Corpus Christi is essentially a duplication of Maundy Thursday, and knowledge of this probably played a role in its somewhat slow popularity. Maundy Thursday is, of course, the primary commemoration of the Sacrament of the Eucharist, but its place within the Easter Triduum and its relation to the celebration of the Passion and Resurrection of Christ probably leaves some wiggle room for a specific celebration of the Sacrament. To reinforce the link to Maundy Thursday, the first Thursday after Trinity (the first convenient Thursday after Maundy Thursday) was chosen. Thursdays within the Easter Season were rightly left undisturbed by a thematic feast, and the Thursday after Pentecost was not open because it fell within the (now defunct) octave of Pentecost. Observance of an octave is the practice of continuing a festal celebration for eight days. The observance of an octave allows a feast to be celebrated on the following Sunday (i.e. “All Saints’ Sunday”, “Ascension Sunday”, etc.). This is especially important in places where Christian Holy Days are not identical to national holidays and many parishioners are unable to attend a midweek celebration.
Since the reforms of the Second Vatican Council of the Roman Catholic Church, Corpus Christi in the United States (where the day is not a national holiday) is most often celebrated on the Sunday within the octave of Corpus Christi. At Saint Mary’s Corpus Christi is the only major feast that is transferred to the Sunday within its Octave. In our parish, since the 1960s, the feast has been celebrated variously on Thursday, on Sunday, and on both Thursday and Sunday. Our current observance on Sunday is influenced primarily by two things: 1) on Sunday morning we can process outside, whereas it is impossible to process through Times Square on a Thursday evening due to the crowds; and 2) the majority of those in the United States who celebrate Corpus Christi celebrate it on Sunday.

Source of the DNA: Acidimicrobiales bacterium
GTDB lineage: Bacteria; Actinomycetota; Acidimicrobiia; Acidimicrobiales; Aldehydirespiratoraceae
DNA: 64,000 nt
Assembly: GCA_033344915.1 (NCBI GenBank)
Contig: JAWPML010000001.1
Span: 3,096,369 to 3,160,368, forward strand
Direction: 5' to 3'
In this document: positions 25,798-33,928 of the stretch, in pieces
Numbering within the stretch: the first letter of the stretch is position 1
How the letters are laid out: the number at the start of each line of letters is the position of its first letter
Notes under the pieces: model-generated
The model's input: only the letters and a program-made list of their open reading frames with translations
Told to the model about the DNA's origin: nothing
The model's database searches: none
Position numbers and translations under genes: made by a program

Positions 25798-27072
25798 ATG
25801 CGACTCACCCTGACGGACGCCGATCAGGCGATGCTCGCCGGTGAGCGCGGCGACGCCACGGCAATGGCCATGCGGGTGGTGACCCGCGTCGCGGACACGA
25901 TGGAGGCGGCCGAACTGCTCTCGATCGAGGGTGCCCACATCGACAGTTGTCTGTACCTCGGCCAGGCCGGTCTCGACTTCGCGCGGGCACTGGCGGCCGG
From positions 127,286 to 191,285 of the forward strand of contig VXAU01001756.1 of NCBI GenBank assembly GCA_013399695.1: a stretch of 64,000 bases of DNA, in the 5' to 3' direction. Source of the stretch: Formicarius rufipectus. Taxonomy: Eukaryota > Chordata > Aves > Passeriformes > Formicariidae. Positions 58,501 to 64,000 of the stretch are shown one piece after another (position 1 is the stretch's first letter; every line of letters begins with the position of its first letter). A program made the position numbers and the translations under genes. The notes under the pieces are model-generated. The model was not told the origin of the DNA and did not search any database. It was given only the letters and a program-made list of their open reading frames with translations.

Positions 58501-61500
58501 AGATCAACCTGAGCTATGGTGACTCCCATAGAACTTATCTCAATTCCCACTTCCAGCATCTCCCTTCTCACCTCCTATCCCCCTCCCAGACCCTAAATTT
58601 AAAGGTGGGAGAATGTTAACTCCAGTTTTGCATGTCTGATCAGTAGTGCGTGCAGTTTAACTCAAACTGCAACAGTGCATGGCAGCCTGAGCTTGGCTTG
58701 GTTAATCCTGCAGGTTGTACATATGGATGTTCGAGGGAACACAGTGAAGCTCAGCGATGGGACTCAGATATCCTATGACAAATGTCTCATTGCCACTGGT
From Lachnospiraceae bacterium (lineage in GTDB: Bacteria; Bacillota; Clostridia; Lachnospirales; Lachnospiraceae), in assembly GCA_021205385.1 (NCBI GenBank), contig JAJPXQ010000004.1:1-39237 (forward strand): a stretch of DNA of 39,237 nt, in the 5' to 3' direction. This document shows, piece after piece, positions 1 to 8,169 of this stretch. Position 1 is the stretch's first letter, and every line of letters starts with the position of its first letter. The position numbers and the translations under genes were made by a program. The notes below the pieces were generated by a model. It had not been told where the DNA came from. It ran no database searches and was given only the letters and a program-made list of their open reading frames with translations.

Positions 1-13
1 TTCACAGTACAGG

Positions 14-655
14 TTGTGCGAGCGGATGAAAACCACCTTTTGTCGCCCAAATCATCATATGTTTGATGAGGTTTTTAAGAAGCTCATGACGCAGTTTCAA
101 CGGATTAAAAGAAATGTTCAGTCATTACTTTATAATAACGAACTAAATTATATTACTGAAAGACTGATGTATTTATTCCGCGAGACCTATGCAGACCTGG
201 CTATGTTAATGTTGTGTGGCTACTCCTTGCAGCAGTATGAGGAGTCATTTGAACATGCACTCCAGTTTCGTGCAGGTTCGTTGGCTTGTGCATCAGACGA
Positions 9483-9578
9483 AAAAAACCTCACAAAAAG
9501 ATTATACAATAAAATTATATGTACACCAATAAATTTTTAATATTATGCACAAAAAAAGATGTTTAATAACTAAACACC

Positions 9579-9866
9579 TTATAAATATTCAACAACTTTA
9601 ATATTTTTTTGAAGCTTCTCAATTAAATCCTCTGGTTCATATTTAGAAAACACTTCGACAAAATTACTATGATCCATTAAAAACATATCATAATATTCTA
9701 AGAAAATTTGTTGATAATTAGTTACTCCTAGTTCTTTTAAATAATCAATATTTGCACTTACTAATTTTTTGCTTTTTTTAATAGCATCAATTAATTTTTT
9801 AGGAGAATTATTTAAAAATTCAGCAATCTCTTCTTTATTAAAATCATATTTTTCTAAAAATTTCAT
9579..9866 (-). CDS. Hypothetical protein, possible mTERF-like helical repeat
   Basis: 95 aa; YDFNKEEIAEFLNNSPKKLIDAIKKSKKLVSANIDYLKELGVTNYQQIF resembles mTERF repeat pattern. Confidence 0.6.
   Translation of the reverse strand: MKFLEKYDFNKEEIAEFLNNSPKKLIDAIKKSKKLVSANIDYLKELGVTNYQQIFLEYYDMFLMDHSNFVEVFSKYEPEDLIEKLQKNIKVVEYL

Corpus Christi is one of my favorite feasts. If you are able, I hope you’ll be able to celebrate it somewhere this year. If you’ve never celebrated Corpus Christi at Saint Mary’s, mark your calendar for next year now: Corpus Christi will be celebrated on Sunday, June 14, 2009. Matthew Mead
PRAYER LIST . . . Betty, Esther, Carol, Marietta, Philip, Ovidiu, Doreen, Brooke, Allison, Bill, Eugene, Terry, Mary, Gert, Kevin, Gloria, William, Gilbert, Rick, Carl, priest, and Charles, priest; for the members of our Armed Forces on active duty, especially Benjamin, Katharine, Keith, Dennis, Terrance, Andrew, Patrick, Brenden, Steven, Christopher, and Marc; and for the repose of the soul of T.C. . . . GRANT THEM PEACE . . . May 23: 1959 Edith May Place Bennett; May 28: 2007: Eileen Louise Whittle; May 29: 1992 Robert William Anderson; May 31: 1995 Louis Stephen Stancill.